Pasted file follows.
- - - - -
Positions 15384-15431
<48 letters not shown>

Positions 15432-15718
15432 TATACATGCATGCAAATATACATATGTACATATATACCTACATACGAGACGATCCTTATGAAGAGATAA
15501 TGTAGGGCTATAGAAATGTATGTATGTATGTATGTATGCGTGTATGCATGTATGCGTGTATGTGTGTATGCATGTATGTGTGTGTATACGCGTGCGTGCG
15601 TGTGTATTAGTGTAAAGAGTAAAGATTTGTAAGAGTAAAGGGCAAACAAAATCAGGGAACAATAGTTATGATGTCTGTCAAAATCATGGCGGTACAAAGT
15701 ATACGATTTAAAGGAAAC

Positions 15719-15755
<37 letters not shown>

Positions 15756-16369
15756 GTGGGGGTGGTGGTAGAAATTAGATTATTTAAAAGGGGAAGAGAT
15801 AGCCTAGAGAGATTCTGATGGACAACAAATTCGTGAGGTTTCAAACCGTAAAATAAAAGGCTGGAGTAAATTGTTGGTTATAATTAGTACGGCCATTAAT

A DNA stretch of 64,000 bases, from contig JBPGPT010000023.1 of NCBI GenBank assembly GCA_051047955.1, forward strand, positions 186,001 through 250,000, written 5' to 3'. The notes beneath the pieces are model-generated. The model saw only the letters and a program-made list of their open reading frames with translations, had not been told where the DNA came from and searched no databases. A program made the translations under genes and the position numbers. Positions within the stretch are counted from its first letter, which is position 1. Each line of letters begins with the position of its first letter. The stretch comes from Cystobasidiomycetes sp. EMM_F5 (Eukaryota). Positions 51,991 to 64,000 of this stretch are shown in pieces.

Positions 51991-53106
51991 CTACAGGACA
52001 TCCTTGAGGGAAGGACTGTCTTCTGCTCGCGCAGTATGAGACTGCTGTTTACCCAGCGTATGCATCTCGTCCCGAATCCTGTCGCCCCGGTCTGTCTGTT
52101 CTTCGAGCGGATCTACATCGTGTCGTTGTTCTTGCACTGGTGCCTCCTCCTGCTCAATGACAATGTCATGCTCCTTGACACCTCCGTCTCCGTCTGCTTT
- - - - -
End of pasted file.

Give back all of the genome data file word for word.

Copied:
Positions 15384-15431
<48 letters not shown>

Positions 15432-15718
15432 TATACATGCATGCAAATATACATATGTACATATATACCTACATACGAGACGATCCTTATGAAGAGATAA
15501 TGTAGGGCTATAGAAATGTATGTATGTATGTATGTATGCGTGTATGCATGTATGCGTGTATGTGTGTATGCATGTATGTGTGTGTATACGCGTGCGTGCG
15601 TGTGTATTAGTGTAAAGAGTAAAGATTTGTAAGAGTAAAGGGCAAACAAAATCAGGGAACAATAGTTATGATGTCTGTCAAAATCATGGCGGTACAAAGT
15701 ATACGATTTAAAGGAAAC

Positions 15719-15755
<37 letters not shown>

Positions 15756-16369
15756 GTGGGGGTGGTGGTAGAAATTAGATTATTTAAAAGGGGAAGAGAT
15801 AGCCTAGAGAGATTCTGATGGACAACAAATTCGTGAGGTTTCAAACCGTAAAATAAAAGGCTGGAGTAAATTGTTGGTTATAATTAGTACGGCCATTAAT

A DNA stretch of 64,000 bases, from contig JBPGPT010000023.1 of NCBI GenBank assembly GCA_051047955.1, forward strand, positions 186,001 through 250,000, written 5' to 3'. The notes beneath the pieces are model-generated. The model saw only the letters and a program-made list of their open reading frames with translations, had not been told where the DNA came from and searched no databases. A program made the translations under genes and the position numbers. Positions within the stretch are counted from its first letter, which is position 1. Each line of letters begins with the position of its first letter. The stretch comes from Cystobasidiomycetes sp. EMM_F5 (Eukaryota). Positions 51,991 to 64,000 of this stretch are shown in pieces.

Positions 51991-53106
51991 CTACAGGACA
52001 TCCTTGAGGGAAGGACTGTCTTCTGCTCGCGCAGTATGAGACTGCTGTTTACCCAGCGTATGCATCTCGTCCCGAATCCTGTCGCCCCGGTCTGTCTGTT
52101 CTTCGAGCGGATCTACATCGTGTCGTTGTTCTTGCACTGGTGCCTCCTCCTGCTCAATGACAATGTCATGCTCCTTGACACCTCCGTCTCCGTCTGCTTT